By studying the physics of failure at the lowest levels, a COTS vendor can understand how to design, analyze, test, and manufacture PWBs with highly reliable interconnects, even on extremely complex high-density interconnect designs.
The results of reliability tests have revealed how to best implement microvias on a PWB. Detailed knowledge about the tradeoffs between the density of interconnects and the reliability of interconnects enables the COTS vendor to optimize microvia density and reliability on a board in a way that goes beyond what is typically provided by other vendors.
Moreover, combining VITA 47 testing with detailed debugging and deep-dive root cause analysis enables designers to identify and eliminate failures before they can cause consequences in the field. Catching and correcting design flaws that might otherwise not be exposed before deployment in an embedded system is an important benefit of extensive analysis and testing.
Look for advanced reliability testing
System integrators evaluating COTS products for use in defense and aerospace systems should take a hard look at each vendor’s reliability design, analysis, and testing procedures. Only vendors that commit significant resources, expertise, and time to understanding the physics of failure and systematically incorporating the resulting knowledge into their products can offer consistent reliability. The VITA 47 standard gives system integrators a baseline by which to objectively compare the reliability of COTS products from various vendors. Products that have passed the highest levels of the VITA 47 standard provide the highest level of reliability in the most extreme environments.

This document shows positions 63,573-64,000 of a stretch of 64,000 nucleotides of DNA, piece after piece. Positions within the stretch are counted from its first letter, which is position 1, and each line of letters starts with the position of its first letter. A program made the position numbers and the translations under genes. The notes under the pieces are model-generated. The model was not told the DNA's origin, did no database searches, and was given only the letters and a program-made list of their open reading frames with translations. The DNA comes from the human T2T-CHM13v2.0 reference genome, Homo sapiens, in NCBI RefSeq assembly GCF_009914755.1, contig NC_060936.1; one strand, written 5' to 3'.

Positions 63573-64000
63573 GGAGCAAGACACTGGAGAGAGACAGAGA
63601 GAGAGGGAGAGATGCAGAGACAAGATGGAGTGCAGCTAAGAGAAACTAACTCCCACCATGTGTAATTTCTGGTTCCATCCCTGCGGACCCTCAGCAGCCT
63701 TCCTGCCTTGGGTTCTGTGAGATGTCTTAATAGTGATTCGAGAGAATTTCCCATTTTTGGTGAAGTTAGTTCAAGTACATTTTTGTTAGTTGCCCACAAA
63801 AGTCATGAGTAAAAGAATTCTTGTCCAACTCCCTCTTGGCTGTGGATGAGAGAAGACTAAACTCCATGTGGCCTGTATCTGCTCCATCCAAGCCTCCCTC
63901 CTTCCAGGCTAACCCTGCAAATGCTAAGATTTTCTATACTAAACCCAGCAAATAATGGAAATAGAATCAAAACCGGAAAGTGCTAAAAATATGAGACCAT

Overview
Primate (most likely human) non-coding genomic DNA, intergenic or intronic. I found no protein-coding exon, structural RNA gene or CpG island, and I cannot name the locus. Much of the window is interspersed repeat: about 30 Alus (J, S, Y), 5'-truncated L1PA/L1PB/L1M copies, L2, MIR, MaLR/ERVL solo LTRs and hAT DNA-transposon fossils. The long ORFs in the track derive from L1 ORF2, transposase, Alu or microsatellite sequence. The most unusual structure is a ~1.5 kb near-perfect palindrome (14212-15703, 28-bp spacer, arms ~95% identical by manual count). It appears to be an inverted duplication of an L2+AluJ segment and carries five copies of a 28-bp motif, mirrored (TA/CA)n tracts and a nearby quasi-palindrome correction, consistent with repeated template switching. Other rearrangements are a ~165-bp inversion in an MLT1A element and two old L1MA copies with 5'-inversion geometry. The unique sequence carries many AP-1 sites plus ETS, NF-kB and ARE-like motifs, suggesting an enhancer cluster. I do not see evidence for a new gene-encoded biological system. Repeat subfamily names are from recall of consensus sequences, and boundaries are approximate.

Aaron Frank is the Senior Product Manager, Intel SBC, for Curtiss-Wright. Frank is responsible for a wide range of COTS products using Intel processing and video graphics/GPU technologies in many industry-standard module formats (VME, VPX, etc). Previous to this role, Aaron held the product manager role for networking products. Aaron has a Bachelor of Science degree in electrical engineering from the University of Waterloo (Ontario, Canada). Readers may reach him at [email protected].
Ivan Straznicky is a principal mechanical engineer for Curtiss-Wright, where his responsibilities include advanced thermal and packaging technologies. Ivan has more than 20 years of experience in the military/aerospace industry in manufacturing and mechanical engineering and management. He received his bachelor’s degree in mechanical engineering from McGill University (Montreal, Canada) and is a Certified Advanced Technology Manager. He can be contacted at [email protected].
Curtiss-Wright Defense Solutions www.curtisswrightds.com